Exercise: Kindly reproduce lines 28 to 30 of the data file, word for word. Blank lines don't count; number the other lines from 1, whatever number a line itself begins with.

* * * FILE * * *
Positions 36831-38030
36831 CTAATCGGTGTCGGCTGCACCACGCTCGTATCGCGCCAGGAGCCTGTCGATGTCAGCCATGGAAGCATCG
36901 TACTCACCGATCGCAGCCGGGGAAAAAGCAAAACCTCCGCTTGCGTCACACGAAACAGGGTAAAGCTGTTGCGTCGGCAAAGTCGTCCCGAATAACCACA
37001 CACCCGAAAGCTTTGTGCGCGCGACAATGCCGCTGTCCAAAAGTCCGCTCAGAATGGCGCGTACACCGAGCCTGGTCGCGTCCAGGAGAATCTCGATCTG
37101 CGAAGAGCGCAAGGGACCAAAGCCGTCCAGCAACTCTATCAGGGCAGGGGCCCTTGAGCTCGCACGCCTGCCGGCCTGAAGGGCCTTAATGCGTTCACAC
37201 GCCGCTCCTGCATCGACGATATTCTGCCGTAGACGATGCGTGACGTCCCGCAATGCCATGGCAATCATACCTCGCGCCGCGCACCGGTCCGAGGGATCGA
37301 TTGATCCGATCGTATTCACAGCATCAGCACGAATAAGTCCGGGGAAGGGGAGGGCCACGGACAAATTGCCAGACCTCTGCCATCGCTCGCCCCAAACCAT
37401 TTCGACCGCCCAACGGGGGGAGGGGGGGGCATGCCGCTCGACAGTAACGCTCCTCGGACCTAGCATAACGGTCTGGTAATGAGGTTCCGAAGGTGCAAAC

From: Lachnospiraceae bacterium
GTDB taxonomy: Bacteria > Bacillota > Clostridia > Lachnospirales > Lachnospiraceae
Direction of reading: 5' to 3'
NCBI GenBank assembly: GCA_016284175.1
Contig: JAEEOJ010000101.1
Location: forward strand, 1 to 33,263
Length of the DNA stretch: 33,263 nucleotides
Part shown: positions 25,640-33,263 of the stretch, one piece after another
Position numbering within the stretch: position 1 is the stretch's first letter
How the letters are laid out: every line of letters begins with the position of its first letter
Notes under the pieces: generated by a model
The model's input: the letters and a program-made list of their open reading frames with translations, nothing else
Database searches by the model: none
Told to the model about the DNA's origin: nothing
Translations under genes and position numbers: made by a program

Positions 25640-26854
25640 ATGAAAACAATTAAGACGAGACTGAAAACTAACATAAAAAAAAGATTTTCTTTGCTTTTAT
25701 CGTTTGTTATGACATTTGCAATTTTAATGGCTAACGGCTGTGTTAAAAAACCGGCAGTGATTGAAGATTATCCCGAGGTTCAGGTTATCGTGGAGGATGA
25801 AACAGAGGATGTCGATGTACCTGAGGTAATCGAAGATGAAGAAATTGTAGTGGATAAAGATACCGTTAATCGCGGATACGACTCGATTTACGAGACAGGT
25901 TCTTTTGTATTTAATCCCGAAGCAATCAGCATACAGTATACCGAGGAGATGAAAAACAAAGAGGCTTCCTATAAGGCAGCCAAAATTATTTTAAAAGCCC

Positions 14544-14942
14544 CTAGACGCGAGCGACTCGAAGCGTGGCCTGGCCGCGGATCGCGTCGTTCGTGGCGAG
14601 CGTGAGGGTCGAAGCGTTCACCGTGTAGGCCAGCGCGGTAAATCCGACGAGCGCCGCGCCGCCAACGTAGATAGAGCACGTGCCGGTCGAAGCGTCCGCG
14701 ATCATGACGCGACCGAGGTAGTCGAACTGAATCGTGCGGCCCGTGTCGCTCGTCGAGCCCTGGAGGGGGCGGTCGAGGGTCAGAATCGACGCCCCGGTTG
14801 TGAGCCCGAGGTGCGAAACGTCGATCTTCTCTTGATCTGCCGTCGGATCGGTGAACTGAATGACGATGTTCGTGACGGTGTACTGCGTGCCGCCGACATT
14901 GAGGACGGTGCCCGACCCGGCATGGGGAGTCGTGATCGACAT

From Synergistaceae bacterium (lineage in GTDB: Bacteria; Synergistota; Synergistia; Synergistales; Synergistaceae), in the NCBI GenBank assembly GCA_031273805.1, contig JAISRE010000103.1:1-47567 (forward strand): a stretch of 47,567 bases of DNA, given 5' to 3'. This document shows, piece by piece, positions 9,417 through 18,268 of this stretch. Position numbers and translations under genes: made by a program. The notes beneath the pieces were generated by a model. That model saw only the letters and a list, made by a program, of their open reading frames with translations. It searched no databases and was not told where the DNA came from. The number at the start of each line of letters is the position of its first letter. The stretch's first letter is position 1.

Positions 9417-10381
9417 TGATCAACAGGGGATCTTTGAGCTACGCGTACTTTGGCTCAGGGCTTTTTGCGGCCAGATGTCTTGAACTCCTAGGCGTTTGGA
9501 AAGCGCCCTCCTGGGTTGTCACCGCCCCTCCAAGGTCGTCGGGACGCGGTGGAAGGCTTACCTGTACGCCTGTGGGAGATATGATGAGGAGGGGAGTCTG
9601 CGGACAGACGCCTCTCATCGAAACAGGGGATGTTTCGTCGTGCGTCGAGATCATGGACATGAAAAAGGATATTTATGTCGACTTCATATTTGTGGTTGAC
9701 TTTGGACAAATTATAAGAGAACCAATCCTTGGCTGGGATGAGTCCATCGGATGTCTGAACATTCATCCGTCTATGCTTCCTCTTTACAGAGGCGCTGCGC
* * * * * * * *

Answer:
25901 TCTTTTGTATTTAATCCCGAAGCAATCAGCATACAGTATACCGAGGAGATGAAAAACAAAGAGGCTTCCTATAAGGCAGCCAAAATTATTTTAAAAGCCC

Positions 14544-14942
14544 CTAGACGCGAGCGACTCGAAGCGTGGCCTGGCCGCGGATCGCGTCGTTCGTGGCGAG